tonight, after a remarkable mid-week service of healing at Cathedral of Hope UCC, the Voices of Hope closed with an “out of left field” (or so i thought at the time) 90s gospel hymn by Dorothy Norwood, Somebody Prayed For Me:
“My mother prayed for me
Had me on her mind
Took the time and prayed for me
I’m so glad she prayed.
I’m so glad she prayed.
I’m so glad she prayed for me.”
you see, as if the opening music hadn’t been inspiring enough, we watched our friends Jeffery and Katherine act out a scene from Angels in America where the crescendo was in Harper’s comment to Prior, a gay man dealing with life with AIDS:
“Deep inside you, there’s a part of you, the most inner part, that’s entirely free from disease.”
while the play itself dealt with the tragic effects of the AIDS crisis on those who suffered from it, our pastor Jim paralleled this compassionate statement as
“the heart of the gospel.”
you see, a lot of us who’ve grown up knowing we were gay and have been hated, demeaned, bullied, or treated like a second-class citizen, feel as though we’re diseased. we’re encouraged to find a cure–as if it’s something that can be cured–and for many, eschewed if we do not. and those of us who’ve sinned against our bodies or others or against God often feel diseased as well, as if those things are huge millstones we bear around our necks.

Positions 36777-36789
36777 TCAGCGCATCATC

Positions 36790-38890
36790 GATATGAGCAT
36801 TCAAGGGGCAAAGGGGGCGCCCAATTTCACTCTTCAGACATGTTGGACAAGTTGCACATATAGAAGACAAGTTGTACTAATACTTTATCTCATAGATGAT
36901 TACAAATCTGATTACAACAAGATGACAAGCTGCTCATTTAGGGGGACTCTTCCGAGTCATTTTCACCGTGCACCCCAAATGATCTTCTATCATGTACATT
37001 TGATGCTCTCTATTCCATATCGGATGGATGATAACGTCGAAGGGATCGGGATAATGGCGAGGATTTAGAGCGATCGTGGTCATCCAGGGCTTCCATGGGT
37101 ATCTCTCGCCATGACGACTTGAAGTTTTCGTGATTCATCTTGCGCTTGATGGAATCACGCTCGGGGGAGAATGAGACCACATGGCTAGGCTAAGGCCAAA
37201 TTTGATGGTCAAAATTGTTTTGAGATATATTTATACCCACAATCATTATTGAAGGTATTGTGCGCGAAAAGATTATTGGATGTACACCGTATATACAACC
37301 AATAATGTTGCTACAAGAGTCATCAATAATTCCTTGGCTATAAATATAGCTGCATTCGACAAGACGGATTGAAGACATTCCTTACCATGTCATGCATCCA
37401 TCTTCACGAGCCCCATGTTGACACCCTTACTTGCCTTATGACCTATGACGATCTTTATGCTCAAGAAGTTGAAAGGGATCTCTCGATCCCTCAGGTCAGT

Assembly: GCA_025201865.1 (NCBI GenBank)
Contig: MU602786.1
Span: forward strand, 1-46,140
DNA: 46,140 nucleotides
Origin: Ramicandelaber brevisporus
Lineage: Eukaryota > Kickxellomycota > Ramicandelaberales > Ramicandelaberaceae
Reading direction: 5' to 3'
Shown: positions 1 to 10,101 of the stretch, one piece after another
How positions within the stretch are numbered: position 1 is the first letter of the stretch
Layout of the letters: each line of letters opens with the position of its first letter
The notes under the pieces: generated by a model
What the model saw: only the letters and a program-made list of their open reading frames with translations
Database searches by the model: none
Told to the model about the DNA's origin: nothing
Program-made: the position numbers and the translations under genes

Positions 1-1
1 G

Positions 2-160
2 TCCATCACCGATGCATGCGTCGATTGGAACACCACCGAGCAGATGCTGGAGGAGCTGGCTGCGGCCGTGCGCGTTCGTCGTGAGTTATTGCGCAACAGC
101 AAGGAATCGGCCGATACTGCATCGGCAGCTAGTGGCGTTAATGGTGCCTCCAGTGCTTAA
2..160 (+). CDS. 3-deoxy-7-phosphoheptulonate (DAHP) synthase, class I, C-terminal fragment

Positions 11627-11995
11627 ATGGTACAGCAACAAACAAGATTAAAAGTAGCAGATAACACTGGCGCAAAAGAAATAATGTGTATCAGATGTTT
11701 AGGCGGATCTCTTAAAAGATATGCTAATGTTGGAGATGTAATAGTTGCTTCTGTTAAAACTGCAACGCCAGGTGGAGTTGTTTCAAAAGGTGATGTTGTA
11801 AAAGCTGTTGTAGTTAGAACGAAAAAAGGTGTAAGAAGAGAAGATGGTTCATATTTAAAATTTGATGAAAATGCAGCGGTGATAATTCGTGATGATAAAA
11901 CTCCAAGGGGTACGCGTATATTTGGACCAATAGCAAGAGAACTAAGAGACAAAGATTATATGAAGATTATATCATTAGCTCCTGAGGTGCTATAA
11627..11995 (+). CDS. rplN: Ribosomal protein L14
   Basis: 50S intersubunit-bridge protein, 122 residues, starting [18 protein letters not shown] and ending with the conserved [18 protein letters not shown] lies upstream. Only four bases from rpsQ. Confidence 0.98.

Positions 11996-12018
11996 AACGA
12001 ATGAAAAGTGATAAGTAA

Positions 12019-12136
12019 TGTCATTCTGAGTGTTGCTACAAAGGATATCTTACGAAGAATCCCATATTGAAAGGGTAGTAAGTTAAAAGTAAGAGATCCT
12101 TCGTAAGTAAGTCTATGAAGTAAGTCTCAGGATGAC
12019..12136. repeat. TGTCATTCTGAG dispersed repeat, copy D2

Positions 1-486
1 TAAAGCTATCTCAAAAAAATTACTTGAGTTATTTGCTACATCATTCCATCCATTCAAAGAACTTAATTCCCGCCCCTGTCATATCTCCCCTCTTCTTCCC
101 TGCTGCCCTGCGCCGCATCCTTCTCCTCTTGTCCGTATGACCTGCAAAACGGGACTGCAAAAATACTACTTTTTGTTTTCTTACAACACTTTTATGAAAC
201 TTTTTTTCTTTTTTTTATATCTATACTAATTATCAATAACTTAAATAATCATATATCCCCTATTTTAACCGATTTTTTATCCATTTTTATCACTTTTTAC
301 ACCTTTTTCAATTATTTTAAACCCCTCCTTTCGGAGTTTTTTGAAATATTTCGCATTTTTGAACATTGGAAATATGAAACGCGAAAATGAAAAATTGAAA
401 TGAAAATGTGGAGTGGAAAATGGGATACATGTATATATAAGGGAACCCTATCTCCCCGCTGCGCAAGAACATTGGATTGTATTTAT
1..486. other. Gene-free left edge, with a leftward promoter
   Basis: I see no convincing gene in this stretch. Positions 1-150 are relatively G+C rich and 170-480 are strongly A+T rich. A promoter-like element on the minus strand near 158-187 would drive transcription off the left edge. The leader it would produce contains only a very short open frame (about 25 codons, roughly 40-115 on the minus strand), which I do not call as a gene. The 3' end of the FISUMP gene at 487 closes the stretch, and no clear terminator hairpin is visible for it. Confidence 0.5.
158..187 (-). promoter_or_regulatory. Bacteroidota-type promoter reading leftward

while Jim’s call wasn’t about the issue of homosexuality not being a sin (Note: it’s not; click here.), it was about letting go of things about ourselves that we regret–pain we’ve caused others and/or our ourselves–and realizing our inherent loveliness and love-worthiness. And, straight or gay, to put all that past behind us, abandon shame, and ask, specifically, for healing–whatever the need might be.
after the service, i saw my friend Lynn and went to hug him. Lynn was a long-time friend of my biological mother, Cher. when i was going through a tough time as an out gay man, she connected me with him for some advice and counsel. he’s been there for me since she passed and it was quite a surprise to meet him last year at CoH once I started attending.
after our greeting tonight, he just stood there and smiled at me. then he shared:
I sat behind you and watched you tonight. Years ago, your mother had asked me to look out for you. How remarkable it is to know that years later, I would know you and be able to sit behind you and watch your life.
(or something like that.)
anyone who knew Gloria, knows that she prayed for us boys and the grandkids every single day, probably multiple times; and everyone who knew Cher knows that Michael and I were the prides of her life and that we were constantly in her prayers.
how remarkable it is to see the prayers of my mothers lived out in front of my very eyes. to know that i am thus shielded–even to this day–by the powerful words they uttered thousands of times on my behalf. connected to so many wonderful people placed very deliberately–specifically–in my path and the paths of my sons. my mothers’ love was unconditional and their resolve to love me unshakable. they didn’t always understand me or know how to cope with me but they always loved me.
like Lynn shared with me in reflection of Jim’s message, we are all of us good, just like our mothers thought we were when they dressed us up for and took us to church. sure, we’ve made mistakes along the way, but ultimately we are still good. they knew that part inside of us that’s “free from disease,” free from any pain or heartache or mistake.
and they always, without ceasing, prayed for us.
i’m so glad she prayed for me.